This is a (hopefully more useful) summary/takeaway of my notes from last night.
The folks at NWSource evaluated more than 50 CMSs before narrowing their list down to 2: Drupal & Joomla. Some of their basic factors are familiar to me: cost, use existing programming expertise, “source-available”, customizable in both look and function. Drupal won, although part of that seems to have been a historical fluke.
This was a very complicated project, which they did (are continuing to do) in pieces. It was the only way they could handle it, but they don’t recommend that approach others. Drupal use will be expanded from nwsource.com to all the other “NW” sites, migrating from several different CMSs/publishing methods.
They used professional services from Lullabot and Fuse IQ, which helped both with technical aspects and with internal acceptance of using open source. There’s a couple of programmers, and a few designers, including one “superstar”, working on the site. The programmers participate as part of the Drupal community, which is different from previous company culture, but they sounded pretty upbeat about the experience.
My biggest disappointment? That the superstar designer who did all the template work wasn’t there. I was really, really, really curious about how they set theirs up.
I think I might take another peek at Joomla for the particular project for which I’ve been considering Drupal, but I also think that Drupal remains a strong contender. (Plus I wouldn’t mind being able to be a helpful volunteer for OlyBlog.) However, unless I can accomplish super-human feats, I probably won’t be able to do a CMS conversion in the time scale I was originally considering. We’ll see.
A few particulars:
Strengths so far: workflow, custom URLs, taxonomy, photo handling, overall extensibility.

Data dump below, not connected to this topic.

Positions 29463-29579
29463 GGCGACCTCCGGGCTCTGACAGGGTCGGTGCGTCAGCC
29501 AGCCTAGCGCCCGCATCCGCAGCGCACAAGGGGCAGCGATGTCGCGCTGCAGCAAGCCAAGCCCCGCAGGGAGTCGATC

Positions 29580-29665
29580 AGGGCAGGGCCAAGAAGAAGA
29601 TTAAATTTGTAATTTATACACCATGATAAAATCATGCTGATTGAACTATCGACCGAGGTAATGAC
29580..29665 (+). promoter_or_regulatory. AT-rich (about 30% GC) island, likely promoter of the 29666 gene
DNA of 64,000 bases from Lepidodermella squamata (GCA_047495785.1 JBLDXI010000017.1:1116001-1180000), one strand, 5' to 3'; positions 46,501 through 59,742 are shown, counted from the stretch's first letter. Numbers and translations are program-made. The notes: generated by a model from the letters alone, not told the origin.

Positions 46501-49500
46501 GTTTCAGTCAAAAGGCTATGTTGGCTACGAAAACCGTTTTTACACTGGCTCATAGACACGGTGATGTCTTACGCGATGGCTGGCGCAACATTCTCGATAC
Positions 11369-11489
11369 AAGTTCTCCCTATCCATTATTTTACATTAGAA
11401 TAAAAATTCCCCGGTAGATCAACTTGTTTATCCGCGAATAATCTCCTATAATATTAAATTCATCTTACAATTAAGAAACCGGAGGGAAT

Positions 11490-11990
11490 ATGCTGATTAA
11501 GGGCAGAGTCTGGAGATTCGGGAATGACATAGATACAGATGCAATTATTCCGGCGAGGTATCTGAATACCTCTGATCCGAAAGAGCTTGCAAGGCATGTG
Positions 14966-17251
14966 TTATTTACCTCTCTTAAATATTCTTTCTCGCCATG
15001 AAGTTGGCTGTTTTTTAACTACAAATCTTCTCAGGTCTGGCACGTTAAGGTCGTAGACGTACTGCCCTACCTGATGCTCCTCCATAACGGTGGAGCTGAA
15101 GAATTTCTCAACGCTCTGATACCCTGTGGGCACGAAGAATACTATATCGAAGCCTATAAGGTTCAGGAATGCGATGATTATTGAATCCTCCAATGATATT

Weaknesses: content input, templates, working with other web software, moving from development to production (particularly with the volume of user-generated content)
Some of the modules mentioned/recommended: workflow, pathauto, image field, image cache, printer-friendly, RSS (?), services (audience suggestion). They are using upwards of 30 modules, but figure that’s pretty normal.
CCK is apparently incredibly valuable for specialized types of content, and they were very enthusiastic about it.
Questions about performance and security led to a long discussion of tuning measures, including some particular ways to tweak Apache. This was probably the most valuable thing I got out of the evening.
URL rewriting can be very difficult, but they managed to keep all their old URLs even after the Drupal migration!
Best quotes (may not be exact):
- if you can’t get around in the system, any CMS will last you about 2 years.
- everything that we’re relying on is a module
- [follow the community to] mak[e] sure you’re not digging yourself into a hole that no one will be around to get you out of.
- drupal likes to own everything.
- so happy to have made their [authors & editors] lives better
- if anybody wants to rewrite a module in the drupal way, please do this one. [printer-friendly]
- it’s not drupal, it’s us [their optimization methodology]